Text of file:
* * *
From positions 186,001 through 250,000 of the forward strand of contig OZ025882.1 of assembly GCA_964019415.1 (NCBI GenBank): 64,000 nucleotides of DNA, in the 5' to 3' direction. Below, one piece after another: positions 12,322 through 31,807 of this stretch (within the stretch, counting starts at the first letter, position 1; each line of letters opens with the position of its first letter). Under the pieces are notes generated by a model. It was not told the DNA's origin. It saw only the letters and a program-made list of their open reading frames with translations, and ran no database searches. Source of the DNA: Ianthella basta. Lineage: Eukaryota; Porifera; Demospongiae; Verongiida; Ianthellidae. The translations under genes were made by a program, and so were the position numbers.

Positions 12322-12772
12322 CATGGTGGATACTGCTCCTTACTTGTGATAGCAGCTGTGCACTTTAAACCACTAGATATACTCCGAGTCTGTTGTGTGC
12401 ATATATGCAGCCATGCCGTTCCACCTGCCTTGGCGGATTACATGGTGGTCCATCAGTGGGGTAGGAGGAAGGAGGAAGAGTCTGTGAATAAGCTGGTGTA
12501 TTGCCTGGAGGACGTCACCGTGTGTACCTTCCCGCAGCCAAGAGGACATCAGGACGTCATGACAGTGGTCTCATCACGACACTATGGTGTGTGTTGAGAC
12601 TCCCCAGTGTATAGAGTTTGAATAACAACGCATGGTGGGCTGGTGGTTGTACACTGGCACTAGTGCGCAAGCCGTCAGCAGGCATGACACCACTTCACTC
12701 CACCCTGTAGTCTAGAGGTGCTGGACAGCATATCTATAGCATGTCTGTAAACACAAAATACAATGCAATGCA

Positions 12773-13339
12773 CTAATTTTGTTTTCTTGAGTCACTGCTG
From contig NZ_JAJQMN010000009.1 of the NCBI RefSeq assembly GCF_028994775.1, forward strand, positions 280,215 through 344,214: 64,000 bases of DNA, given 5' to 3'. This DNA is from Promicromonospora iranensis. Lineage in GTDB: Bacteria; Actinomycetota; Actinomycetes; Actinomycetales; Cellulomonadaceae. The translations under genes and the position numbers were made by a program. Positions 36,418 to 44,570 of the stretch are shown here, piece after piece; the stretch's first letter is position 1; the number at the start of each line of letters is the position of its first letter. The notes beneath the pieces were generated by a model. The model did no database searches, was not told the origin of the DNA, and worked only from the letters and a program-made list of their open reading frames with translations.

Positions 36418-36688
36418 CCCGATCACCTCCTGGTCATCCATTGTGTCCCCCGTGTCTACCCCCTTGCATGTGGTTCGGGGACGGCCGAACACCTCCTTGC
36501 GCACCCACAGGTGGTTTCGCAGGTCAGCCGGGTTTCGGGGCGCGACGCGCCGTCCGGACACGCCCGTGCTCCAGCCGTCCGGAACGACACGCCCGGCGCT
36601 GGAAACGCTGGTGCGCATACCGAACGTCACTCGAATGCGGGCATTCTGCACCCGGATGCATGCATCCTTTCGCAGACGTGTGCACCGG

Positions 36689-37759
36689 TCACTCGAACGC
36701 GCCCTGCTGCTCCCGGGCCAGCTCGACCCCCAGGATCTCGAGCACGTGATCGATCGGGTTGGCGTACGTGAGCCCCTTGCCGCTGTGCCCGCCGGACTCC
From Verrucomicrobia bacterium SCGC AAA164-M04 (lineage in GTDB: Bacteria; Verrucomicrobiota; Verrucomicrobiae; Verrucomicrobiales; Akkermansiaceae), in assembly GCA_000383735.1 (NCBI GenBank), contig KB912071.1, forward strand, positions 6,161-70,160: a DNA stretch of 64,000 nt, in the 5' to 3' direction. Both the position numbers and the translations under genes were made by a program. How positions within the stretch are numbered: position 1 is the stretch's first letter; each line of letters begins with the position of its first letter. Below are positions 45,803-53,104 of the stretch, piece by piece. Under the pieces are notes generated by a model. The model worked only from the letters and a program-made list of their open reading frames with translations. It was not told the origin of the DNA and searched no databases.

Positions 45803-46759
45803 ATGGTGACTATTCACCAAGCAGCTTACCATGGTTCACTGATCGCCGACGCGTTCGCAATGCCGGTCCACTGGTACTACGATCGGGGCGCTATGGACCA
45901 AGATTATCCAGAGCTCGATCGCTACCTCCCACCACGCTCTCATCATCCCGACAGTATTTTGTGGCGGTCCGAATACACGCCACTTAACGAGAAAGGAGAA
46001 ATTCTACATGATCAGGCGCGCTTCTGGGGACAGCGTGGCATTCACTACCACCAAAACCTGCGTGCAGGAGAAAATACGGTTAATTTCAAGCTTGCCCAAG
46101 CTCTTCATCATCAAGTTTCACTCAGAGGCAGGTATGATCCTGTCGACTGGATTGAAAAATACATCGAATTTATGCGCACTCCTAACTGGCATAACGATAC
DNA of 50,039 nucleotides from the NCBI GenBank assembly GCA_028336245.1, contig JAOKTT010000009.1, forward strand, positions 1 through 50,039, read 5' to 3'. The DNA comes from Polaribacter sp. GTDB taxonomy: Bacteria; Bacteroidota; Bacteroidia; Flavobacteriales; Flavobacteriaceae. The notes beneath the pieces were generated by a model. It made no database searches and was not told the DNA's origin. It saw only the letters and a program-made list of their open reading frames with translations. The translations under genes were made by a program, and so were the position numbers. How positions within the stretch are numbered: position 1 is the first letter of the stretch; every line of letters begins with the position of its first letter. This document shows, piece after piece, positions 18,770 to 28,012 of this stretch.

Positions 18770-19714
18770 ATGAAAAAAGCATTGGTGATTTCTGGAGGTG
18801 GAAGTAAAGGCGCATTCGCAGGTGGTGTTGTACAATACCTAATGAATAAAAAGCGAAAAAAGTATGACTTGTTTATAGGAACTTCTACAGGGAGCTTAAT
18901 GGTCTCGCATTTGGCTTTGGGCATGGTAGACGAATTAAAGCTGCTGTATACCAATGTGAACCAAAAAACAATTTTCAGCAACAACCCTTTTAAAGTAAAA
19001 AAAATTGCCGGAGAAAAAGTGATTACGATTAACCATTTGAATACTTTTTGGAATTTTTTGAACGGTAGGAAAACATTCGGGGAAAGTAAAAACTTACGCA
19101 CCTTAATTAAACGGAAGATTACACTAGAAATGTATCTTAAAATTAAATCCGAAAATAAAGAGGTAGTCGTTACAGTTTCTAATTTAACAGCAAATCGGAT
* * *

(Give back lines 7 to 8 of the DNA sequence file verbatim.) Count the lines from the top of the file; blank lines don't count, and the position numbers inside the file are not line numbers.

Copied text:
12701 CACCCTGTAGTCTAGAGGTGCTGGACAGCATATCTATAGCATGTCTGTAAACACAAAATACAATGCAATGCA

Positions 12773-13339